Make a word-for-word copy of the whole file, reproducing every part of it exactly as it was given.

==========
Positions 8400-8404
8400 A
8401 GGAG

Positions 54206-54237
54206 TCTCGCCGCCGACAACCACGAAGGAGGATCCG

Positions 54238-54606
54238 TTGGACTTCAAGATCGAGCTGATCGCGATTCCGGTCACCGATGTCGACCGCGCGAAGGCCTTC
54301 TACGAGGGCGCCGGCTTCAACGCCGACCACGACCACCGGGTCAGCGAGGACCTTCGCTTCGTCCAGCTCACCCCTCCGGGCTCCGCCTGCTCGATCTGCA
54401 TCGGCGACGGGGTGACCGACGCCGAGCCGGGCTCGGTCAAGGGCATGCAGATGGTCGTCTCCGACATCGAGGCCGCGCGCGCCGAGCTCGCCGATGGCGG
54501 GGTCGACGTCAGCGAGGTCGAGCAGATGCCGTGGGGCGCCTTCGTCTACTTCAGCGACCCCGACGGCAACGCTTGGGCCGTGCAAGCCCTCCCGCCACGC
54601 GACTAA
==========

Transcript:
Positions 8400-8404
8400 A
8401 GGAG

Positions 54206-54237
54206 TCTCGCCGCCGACAACCACGAAGGAGGATCCG

Positions 54238-54606
54238 TTGGACTTCAAGATCGAGCTGATCGCGATTCCGGTCACCGATGTCGACCGCGCGAAGGCCTTC
54301 TACGAGGGCGCCGGCTTCAACGCCGACCACGACCACCGGGTCAGCGAGGACCTTCGCTTCGTCCAGCTCACCCCTCCGGGCTCCGCCTGCTCGATCTGCA
54401 TCGGCGACGGGGTGACCGACGCCGAGCCGGGCTCGGTCAAGGGCATGCAGATGGTCGTCTCCGACATCGAGGCCGCGCGCGCCGAGCTCGCCGATGGCGG
54501 GGTCGACGTCAGCGAGGTCGAGCAGATGCCGTGGGGCGCCTTCGTCTACTTCAGCGACCCCGACGGCAACGCTTGGGCCGTGCAAGCCCTCCCGCCACGC
54601 GACTAA